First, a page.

[E-voting] UK govt circular mentions open-source e-voting

Aengus Lawlor aengusl at eircom.net
Thu Jul 21 16:47:59 IST 2005

On Thursday, July 21, 2005 8:10 AM [EDT],
Craig Burton <caburt at alphalink.com.au> wrote:

>> Trust of the system, any system, will always be our confidence that
>> mutually distrusting parties observe all parts of the system and each
>> other and don't complain.  Is this arrangement beyond technology?

Mutually distrusting parties can't adequately vouch for the contents of any
black box. And the bottom line is that it is physically impossible for them
to "observe" all parts of the system, when the most important part of the
system, the actual ballots themselves, have no physical existence.

Short of a system where each candidate builds and provides his own
electronic "ballot box", and collects a copy of each vote as cast, so that
each of the mutually distrusting parties can verify the outcome themselves,
e-voting will remain troublesome. (Schemes that do this type of thing have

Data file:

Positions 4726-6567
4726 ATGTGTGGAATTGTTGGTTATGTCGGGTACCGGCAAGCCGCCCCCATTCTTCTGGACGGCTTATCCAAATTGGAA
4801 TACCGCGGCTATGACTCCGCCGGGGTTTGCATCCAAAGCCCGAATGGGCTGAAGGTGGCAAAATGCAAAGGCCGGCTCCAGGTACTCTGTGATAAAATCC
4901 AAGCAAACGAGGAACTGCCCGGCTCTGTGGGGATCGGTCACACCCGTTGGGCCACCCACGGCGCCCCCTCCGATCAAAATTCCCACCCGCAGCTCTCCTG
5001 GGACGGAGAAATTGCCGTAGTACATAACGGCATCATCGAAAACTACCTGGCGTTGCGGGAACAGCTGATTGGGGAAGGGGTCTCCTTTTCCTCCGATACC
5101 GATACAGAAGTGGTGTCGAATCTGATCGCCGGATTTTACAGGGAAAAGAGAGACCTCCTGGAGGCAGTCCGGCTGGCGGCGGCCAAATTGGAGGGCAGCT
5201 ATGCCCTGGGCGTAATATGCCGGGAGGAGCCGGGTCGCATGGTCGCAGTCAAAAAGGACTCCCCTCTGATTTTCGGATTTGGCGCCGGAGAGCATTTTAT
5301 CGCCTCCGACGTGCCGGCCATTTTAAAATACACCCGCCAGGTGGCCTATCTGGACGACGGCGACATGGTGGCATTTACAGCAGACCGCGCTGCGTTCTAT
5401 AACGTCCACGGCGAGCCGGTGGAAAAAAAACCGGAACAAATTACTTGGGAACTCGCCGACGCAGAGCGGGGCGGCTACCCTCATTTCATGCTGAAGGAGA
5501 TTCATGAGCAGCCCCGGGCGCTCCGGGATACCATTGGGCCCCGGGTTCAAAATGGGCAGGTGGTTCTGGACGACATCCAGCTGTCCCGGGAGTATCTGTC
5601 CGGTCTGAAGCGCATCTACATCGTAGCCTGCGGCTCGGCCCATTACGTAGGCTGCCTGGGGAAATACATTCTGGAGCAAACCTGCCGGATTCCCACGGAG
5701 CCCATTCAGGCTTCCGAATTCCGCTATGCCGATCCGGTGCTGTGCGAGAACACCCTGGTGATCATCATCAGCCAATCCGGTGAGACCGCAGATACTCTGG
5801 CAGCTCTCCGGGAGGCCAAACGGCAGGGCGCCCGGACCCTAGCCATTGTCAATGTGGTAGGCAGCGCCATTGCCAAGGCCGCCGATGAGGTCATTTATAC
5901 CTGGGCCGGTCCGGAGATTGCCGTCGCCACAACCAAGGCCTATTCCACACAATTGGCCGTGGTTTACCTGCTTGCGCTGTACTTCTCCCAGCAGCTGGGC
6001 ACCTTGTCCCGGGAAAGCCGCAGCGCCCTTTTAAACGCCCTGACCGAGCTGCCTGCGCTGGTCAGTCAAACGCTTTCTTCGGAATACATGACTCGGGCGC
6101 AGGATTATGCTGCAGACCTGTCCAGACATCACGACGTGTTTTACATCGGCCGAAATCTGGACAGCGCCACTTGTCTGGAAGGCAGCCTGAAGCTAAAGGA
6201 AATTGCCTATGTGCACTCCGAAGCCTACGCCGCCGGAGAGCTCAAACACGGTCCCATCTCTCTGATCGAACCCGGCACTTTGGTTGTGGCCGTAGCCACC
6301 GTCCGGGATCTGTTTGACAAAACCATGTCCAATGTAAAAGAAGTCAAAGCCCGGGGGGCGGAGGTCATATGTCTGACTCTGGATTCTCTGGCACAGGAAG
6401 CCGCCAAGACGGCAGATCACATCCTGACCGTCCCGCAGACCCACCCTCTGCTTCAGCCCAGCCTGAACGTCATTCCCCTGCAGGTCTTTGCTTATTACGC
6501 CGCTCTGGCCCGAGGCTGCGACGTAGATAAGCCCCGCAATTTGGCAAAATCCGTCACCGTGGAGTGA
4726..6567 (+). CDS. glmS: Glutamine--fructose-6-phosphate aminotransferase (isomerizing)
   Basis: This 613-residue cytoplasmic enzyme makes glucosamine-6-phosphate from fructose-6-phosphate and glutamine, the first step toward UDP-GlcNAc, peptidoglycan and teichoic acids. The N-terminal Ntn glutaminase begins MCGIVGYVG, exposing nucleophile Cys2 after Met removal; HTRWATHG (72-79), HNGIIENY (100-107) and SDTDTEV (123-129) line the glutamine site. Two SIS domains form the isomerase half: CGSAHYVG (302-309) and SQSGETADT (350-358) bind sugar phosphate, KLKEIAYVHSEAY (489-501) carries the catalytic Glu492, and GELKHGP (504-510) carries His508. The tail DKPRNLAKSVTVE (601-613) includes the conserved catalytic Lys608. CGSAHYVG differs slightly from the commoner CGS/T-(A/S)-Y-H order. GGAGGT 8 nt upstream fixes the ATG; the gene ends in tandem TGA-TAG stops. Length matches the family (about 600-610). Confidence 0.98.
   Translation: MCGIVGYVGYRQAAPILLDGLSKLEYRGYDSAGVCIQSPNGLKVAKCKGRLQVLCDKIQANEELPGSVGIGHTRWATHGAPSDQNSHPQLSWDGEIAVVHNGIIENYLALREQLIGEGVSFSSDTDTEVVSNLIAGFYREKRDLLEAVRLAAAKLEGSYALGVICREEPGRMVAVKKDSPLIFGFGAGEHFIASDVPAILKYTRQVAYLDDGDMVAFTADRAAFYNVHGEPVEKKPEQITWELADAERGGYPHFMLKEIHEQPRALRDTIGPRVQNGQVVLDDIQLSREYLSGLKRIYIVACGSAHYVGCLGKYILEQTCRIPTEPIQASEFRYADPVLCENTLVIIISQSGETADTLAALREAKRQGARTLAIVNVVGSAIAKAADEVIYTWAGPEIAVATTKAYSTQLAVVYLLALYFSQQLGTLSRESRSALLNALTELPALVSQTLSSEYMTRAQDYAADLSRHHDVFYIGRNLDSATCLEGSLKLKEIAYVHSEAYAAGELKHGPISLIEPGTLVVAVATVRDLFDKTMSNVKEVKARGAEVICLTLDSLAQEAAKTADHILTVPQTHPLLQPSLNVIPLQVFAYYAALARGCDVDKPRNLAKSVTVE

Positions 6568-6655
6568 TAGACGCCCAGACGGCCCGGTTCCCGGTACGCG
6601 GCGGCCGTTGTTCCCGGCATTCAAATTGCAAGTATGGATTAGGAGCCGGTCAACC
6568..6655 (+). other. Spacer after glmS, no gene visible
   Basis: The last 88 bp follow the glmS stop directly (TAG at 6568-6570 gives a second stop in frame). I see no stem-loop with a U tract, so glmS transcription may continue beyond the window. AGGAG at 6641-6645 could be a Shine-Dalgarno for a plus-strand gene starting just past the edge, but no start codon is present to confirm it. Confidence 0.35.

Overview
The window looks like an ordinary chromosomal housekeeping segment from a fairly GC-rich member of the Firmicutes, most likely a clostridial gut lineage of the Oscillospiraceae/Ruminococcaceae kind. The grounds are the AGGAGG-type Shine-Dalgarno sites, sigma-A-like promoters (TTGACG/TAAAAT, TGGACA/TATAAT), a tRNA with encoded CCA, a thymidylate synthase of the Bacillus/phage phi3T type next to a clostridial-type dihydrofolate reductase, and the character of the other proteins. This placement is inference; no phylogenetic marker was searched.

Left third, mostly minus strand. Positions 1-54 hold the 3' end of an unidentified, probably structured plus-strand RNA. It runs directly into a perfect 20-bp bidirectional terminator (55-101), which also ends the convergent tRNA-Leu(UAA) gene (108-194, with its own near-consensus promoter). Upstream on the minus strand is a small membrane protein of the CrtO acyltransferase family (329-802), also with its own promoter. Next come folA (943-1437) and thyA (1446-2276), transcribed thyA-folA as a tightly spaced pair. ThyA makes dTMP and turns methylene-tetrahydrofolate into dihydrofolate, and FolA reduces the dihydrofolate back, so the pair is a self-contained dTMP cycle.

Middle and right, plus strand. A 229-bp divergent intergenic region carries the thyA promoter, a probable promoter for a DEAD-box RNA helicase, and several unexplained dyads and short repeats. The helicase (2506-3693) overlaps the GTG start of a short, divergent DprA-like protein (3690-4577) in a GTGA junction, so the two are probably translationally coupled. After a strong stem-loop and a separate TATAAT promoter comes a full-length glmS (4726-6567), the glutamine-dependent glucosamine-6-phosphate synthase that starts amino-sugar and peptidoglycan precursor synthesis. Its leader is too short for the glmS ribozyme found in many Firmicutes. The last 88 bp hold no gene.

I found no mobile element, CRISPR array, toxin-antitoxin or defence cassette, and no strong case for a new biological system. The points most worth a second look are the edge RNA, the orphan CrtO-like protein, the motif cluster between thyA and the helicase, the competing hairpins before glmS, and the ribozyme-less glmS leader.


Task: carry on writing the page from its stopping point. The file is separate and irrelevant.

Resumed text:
been proposed, though they pose difficulties for the sort of secrecy that we
expect in elections).

In Ireland, we ended up spending a lot of money on a system that didn't meet
our needs, because nobody bothered to define what problem it was supposed to
solve - our Taoiseach said it was needed purely for show ("we should buy a
foreign voting system to show how technologically advanced we are as a
nation"), our current minister says we need it because it'll stop the
lawyers dragging disputed counts out for up to a week. Various politicians
says it will save them having to wait a whole day to find out if they can
keep their jobs (a concern that almost nobody else shares).

Different countries have different problems that need to be addressed, and
technology may have a role to play in some instances. But blindly throwing
technology at the problem, as happened in Ireland, is a recipe for
disaster - you end up with the technology that's available, not the
technology that fixes the problem.


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